Previous blog posts (post one, post two, and post three) have discussed the recently released SRI study of Khan Academy. Here we conclude with a final post that summarizes the findings of the report, because it is well worth repeating verbatim:
Our learnings in this study made it clear that the teacher’s role is still central even in the wake of the adoption of new technologies. The achievable classroom benefits of using new technologies can include building stronger connections with students, and developing a clearer and deeper understanding of what students actually know. At their best, the new technology tools can enable teachers to do what they find most fulfilling: interacting with students to have a positive impact on their learning experience.
With this in mind, our study shows that teachers still need support in integrating online instructional resources into the curriculum; they need digital content that is curated and aligned with grade level standards, and models of use that demonstrate the resource’s value with students like theirs. As we move toward greater classroom use of self-paced instructional resources, students will also need additional support to navigate this transition, which may vary depending on the fit between the individual student and the online environment. To understand the supports needed so that all students can excel in self-directed online learning environments, research should be pursued to understand the roles that non-cognitive student characteristics—motivation, persistence, resourcefulness—play in student success in these environments. Finally, experimental studies of the impacts of different Khan Academy implementation models and other digital learning tools like Khan are needed to determine effects not only on math achievement but also on students’ attitudes toward mathematics and their capacity for self-directed learning.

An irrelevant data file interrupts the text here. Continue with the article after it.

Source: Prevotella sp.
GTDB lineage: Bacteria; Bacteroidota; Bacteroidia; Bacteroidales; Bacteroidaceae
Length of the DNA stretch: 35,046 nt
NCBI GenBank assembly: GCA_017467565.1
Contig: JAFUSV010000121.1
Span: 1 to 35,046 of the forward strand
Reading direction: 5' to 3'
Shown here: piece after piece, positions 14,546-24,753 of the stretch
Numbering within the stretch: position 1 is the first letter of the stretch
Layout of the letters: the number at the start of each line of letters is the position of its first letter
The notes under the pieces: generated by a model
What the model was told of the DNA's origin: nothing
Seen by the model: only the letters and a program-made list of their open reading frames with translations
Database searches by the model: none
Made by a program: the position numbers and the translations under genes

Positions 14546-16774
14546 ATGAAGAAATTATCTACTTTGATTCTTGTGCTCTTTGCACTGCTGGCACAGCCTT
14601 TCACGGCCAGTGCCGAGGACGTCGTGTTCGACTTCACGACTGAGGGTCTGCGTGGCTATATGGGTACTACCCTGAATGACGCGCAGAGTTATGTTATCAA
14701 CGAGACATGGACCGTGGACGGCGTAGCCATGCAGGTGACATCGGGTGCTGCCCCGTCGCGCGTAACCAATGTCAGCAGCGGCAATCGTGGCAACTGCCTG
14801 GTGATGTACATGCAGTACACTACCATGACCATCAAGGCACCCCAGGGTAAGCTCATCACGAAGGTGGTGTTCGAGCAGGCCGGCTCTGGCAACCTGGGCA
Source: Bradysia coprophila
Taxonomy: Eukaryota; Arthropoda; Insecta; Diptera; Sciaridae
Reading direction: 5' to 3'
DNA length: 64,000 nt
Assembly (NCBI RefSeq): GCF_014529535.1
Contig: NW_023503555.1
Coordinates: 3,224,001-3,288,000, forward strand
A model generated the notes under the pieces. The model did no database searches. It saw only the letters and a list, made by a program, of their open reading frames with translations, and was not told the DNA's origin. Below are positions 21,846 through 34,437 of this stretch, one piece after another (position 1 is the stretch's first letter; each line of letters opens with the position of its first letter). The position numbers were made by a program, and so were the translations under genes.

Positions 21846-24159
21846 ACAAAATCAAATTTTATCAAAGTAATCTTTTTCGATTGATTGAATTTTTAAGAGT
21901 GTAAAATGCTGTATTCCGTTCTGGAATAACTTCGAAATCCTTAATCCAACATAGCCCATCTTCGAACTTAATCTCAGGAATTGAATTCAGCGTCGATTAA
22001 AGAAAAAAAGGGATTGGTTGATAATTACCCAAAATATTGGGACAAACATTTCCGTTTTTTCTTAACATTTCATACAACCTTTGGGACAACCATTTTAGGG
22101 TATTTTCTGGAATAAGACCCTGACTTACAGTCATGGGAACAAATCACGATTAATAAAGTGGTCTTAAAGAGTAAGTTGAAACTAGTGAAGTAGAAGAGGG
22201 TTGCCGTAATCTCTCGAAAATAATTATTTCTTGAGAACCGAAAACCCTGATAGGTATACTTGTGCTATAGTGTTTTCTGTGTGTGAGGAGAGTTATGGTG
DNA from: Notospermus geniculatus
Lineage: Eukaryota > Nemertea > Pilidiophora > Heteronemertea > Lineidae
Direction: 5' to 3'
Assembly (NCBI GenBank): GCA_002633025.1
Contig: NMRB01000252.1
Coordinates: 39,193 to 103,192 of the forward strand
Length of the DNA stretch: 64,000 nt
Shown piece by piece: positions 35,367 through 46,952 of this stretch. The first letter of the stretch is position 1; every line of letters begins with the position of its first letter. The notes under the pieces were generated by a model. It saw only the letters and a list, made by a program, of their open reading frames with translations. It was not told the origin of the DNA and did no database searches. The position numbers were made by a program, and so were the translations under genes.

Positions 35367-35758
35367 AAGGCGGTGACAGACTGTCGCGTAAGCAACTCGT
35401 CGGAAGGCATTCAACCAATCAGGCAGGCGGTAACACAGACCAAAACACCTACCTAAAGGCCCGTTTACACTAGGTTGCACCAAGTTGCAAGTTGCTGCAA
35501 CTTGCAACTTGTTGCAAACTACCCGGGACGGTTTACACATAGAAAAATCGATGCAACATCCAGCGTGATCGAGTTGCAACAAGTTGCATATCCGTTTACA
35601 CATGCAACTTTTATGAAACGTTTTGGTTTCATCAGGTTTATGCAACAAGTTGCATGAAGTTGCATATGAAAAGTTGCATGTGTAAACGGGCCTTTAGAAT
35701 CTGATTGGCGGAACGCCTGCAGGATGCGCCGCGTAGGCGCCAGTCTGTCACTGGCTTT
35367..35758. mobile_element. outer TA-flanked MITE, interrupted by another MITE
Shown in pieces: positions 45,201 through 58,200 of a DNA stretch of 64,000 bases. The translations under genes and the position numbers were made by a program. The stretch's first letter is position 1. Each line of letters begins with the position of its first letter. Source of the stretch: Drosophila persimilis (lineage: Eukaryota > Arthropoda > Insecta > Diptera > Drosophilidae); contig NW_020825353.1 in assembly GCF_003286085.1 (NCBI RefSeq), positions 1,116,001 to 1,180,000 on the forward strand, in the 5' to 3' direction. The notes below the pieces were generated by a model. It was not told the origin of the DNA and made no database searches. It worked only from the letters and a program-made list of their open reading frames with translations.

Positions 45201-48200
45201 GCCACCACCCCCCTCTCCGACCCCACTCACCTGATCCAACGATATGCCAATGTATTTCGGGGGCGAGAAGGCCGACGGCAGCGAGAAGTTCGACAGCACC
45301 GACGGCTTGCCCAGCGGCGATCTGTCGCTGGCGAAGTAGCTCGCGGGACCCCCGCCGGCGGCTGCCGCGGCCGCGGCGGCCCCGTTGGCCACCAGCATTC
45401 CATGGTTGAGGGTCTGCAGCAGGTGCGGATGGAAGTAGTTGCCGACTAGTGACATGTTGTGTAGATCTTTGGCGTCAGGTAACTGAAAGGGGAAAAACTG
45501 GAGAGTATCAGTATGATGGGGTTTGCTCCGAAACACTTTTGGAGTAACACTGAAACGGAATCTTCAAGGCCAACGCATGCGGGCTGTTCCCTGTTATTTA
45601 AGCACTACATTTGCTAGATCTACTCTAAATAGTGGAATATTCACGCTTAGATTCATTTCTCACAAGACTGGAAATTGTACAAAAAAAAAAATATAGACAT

To repeat: “the teacher’s role is still central even in the wake of the adoption of new technologies.”
There is a fear in K-12 education that technology will replace teachers. While technology certainly exists that could replace some teaching roles, it is not sophisticated enough to replace the interpersonal relationship between the teacher and student that is seen as a hallmark of high performing classrooms. As we note in the Teaching portion of the Planning for Quality section that has been included in Keeping Pace each of the last three years (here is the 2013 section), teachers are a critical component of a high-quality online learning program. While there is certainly a percentage of students who will thrive in a self-paced, student-driven environment, most students are not prepared for an educational change that radical.